The Walk of Art is Cape Town’s largest outdoor art exhibition. It covers the full spectrum from established artists to students, covering a wide variety of media. It’s not only about the actual art though – the festival aims to cover the broader art industry. In places like Lydenburg (Mpumalanga) you’ll come also across artworks of massive scale that were built purely for the joy of making the road traveller pull off.
Local communities are more and more developing a dynamic network of African artists and crafts men and women. Artists are exhibiting their artwork mainly though community support projects. Through craftwork men and women express their natural creativity and generate skills and income, nurturing their families and developing their communities. There are many community upliftment programs mostly small scale motivated by self upliftment of the local people.
It is possible to buy locally produced arts and crafts from vendors at many locations in South Africa. And its about supporting the local people that a route out of poverty can be created. Arts and crafts of South Africa offer just such an opportunity.
Ilala Weavers produces a number of traditional handcrafts helping over 2000 Zulu people, both men and women, to attain self sufficiency, by working from their homes and therefore retaining their lifestyle and rich heritage of basket weaving and bead work which has been passed down through the generations by Zulucrafters, whose modern counterparts today produce stunning works of art, sought after the world over.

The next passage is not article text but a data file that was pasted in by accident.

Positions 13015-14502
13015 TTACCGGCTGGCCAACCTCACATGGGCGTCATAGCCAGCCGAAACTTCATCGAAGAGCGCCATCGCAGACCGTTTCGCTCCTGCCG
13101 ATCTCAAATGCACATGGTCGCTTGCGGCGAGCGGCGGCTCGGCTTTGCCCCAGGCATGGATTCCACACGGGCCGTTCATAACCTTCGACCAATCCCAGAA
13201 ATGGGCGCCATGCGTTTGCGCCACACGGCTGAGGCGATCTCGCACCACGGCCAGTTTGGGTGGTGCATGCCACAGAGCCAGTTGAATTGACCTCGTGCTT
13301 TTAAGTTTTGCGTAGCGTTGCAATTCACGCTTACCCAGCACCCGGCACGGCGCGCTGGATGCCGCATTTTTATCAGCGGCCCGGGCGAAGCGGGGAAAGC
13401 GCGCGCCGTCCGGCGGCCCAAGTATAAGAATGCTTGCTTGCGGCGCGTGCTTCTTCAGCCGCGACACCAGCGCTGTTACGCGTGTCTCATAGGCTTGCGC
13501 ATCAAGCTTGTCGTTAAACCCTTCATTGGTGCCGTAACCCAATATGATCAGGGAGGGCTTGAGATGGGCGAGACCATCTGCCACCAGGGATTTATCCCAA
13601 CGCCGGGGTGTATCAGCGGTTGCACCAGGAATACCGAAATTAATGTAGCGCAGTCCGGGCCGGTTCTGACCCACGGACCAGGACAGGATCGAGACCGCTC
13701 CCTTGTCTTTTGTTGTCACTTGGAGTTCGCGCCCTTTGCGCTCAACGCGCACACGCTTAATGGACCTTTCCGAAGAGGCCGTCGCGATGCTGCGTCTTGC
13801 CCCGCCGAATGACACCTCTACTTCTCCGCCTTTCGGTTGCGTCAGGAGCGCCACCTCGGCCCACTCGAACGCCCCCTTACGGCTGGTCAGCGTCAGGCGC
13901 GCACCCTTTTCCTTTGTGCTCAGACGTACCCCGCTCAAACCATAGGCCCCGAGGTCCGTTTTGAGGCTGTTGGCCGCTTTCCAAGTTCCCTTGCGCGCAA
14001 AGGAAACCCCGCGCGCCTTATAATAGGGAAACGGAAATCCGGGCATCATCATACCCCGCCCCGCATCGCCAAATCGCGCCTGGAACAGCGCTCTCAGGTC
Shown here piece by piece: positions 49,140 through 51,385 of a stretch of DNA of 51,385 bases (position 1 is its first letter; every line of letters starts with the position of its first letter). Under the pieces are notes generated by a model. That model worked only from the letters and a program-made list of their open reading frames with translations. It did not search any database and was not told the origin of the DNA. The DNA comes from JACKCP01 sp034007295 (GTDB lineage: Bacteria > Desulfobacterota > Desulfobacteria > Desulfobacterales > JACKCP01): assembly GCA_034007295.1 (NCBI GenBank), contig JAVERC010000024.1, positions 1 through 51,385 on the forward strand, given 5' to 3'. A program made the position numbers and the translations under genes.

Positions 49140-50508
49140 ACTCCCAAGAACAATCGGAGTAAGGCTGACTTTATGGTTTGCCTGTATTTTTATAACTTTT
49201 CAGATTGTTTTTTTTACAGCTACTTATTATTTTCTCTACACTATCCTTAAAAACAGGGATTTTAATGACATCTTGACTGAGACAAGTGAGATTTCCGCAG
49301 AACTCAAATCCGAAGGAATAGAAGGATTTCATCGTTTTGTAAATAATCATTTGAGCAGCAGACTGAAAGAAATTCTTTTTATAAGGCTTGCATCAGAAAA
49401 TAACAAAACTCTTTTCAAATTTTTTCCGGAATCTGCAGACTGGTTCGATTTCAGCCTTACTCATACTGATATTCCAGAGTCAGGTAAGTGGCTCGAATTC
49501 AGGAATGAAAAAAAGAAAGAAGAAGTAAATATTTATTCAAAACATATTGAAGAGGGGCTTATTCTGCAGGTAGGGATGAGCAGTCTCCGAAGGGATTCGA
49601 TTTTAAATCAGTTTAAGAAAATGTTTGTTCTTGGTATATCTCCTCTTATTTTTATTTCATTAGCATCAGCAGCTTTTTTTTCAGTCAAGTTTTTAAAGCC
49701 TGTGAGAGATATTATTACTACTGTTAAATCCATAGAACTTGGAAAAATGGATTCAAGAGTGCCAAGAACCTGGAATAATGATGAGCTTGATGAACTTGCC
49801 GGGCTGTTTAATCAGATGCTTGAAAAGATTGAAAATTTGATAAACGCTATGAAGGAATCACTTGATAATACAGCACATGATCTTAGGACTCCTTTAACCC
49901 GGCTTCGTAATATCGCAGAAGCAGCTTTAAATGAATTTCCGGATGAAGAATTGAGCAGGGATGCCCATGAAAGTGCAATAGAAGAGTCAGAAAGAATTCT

Artworks, arts and crafts in South Africa include; Carvings, Furniture, Jewelry, Musical Instruments (exotic African musical instruments not easily found elsewhere), African Dolls, Wicker & Weaving Tools, Batiks & Cloth, Oil Paintings, Brass Artwork, Leather Art, Kitchen Implements & Tableware.
South Africa has a celebration for every event, place, art form, food, drink and agricultural commodity. There’s the Ficksburg Cherry Festival, the National Arts Festival, countless mud-and-dust music festivals, the Hermanus Whale Festival, the Lambert’s Bay Kreeffees and more.
South Africa’s many festivals are a grand window into the many talents of the Rainbow Nation. Arts festivals, Afrikaans music and performance festivals, national choral festivals, Garden Route festivals, cherry festivals, rock and folk music festivals and even a whale festival happen all over the country at various times of the year.